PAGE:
The rest of our Saturday was fairly normal. Colin’s got extended family in Victoria so we visited with his grandmas and then headed to his aunt and uncle’s place where we were staying. We just hung out in the evening and had a great spaghetti/garlic bread/salad dinner (with home-made lemon meringue pie!). Colin watched a movie while I watched the Canucks home opener (NHL hockey) and then we started to get our stuff ready for Sunday.

Race day outfit

Colin’s race stuff

My race stuff

Our shoes!
Now, if you go back up and look at my race day outfit you will see how close to perfect the bib is pinned on. That took me half an hour and most of my sanity. I really hadn’t worried about the marathon all week (by way of ignoring it) and for some reason that bib was my trigger. I just could not get that stupid thing straight! And it killed me. I totally had a mental breakdown and lost it at Colin.
Our conversation went something like this:
Me: “I can’t get my bib straight.”
Colin: “Well, try again.”
Colin: (frustrated) “What am I supposed to do about it?!?”
Me: “Nothing! I don’t know! I haven’t worried about this f-ing race this whole d**m week and I think that I’m f-ing entitled to FREAK OUT ABOUT IT NOW!!!”
It really wasn’t funny when it happened, but, man, is it hysterical now!
We went to bed at 11:30pm since we’re so smart. It’s not that we were too excited to sleep, but rather too lazy to crawl in to bed any earlier.

Race Day!!!
Race day dawned dark and early. Thankfully it was only because we had to get up to have breakfast, get dressed and drive to find parking. As marathoners we got to start at 9am – a luxury – the early marathoners started at 6:30am and the half marathoners at 7:30am. Once we got out the door we stopped to get change for parking, but ended up finding a free street parking spot. We only drove into downtown once and then turned around to go back to the open space we’d seen. It was a good thing that we didn’t show up any later as they were starting to blockade the route for the half. After we parked we decided that we’d jog down to the start line to get warmed up (even though it was an hour and a half until start time). Nothing like an almost 2km run before a 42.2km race! It was chilly, but we had on our old toss-away jackets so it wasn’t too bad. We had to wait to cross over to the parliament buildings where we were meeting friends since the half had started and there were 6800ish runners in the way.
We killed a little time stretching and chatting with friends and then moved over to the start area. There weren’t corrals, just signs with 15 minute increments, so Colin and I hugged, said good luck and then went to our respective times (4 hours and 4:15). I chatted with a couple of other runners – both of whom seemed more nervous than me even though they’d run marathons in the past. Before I knew it they were singing the national anthem, counting down the time and starting the race. I tossed my jacket (which I was only holding onto for sentimental reasons since the zipper was broken) and plodded along with the rest of the runners. Coming out of the first turn it kind of hit me that I was running in my first marathon!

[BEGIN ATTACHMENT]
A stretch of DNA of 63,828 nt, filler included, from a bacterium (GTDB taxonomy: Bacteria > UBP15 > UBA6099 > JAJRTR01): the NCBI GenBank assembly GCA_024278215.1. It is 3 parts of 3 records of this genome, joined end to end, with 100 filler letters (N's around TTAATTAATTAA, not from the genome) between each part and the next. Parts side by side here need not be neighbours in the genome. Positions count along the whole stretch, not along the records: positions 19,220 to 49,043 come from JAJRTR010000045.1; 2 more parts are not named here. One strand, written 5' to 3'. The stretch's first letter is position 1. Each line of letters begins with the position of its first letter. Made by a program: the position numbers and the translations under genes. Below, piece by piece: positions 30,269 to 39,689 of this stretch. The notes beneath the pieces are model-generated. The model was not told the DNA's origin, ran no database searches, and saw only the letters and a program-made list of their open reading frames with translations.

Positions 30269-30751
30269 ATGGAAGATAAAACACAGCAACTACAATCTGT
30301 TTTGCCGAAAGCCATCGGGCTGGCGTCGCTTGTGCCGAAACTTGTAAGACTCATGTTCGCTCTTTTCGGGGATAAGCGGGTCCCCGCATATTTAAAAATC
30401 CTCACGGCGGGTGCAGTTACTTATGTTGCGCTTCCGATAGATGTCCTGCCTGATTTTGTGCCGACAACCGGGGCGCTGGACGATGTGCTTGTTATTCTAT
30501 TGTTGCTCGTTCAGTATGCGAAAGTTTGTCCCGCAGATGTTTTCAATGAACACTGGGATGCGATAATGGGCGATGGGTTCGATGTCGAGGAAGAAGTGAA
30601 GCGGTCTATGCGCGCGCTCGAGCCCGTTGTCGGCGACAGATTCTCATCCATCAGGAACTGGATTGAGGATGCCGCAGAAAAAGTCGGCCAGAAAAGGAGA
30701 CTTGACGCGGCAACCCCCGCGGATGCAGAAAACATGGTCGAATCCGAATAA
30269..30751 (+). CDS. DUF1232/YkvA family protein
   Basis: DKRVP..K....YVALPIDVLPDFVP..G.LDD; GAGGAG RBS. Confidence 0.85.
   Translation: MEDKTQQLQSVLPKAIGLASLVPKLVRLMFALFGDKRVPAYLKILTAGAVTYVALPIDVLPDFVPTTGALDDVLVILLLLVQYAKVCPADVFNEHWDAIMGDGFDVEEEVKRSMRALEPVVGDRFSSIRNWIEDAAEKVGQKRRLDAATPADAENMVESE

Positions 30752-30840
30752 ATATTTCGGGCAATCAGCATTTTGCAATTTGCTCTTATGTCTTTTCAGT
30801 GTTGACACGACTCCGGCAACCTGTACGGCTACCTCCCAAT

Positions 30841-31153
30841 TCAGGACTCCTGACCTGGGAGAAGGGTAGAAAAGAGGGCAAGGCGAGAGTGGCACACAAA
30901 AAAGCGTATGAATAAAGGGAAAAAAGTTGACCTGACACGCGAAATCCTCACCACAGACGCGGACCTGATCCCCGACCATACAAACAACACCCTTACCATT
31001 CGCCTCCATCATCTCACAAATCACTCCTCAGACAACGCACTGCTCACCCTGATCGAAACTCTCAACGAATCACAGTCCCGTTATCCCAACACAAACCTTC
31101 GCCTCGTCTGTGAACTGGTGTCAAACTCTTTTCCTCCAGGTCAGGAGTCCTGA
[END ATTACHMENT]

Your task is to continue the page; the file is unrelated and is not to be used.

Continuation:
There were lots of people cheering out along the start of the race since we doubled back around the parliament buildings. It was nice that there were so many even if there wasn’t anyone specifically looking for me. I ran through my first planned 10 + 1 since we weren’t really going all that fast. Once we came off of the main street we hit a long, slow uphill. It wasn’t that bad, but it was definitely noticeable. I have to say that the group of people from lululemon cheering made it a lot easier! They were loud and very enthusiastic. Near the top of the hill I saw maybe one of the best spectators – he was handing out kleenex! For a rainy, windy morning it was genius!
At this point I was around the 3km mark. I started taking my 10 + 1s just to make sure that I was on plan. Pacing was going well, if a little fast, but I was feeling fine. It was downhill and there was a water stop up ahead (I had my pack though so didn’t need to rely on them). Somewhere around here I was running along the centre line trying to keep to the outside in case I was going to stop and walk – a little unnerving since traffic was still oncoming – and I saw a guy on a bike go by. Turned out it was Darren, my half marathon clinic instructor, who was over to cheer on the half runners. I yelled at him and waved and then continued running. It was totally random, but nice to see someone I knew since all the other marathoners from our clinic were well ahead of me.
The next part of the race went through Beacon Hill Park. It’s a lovely area, but also hilly. Usually when we’re in town we only go to the petting zoo so it was nice to see the rest of it. This is when I first saw the Elite runners. They were on their way out as I was entering (about 3km ahead of me) and it was nice to be able to clap for them. I can’t believe the pace they keep up! I obviously run marathons while they race them!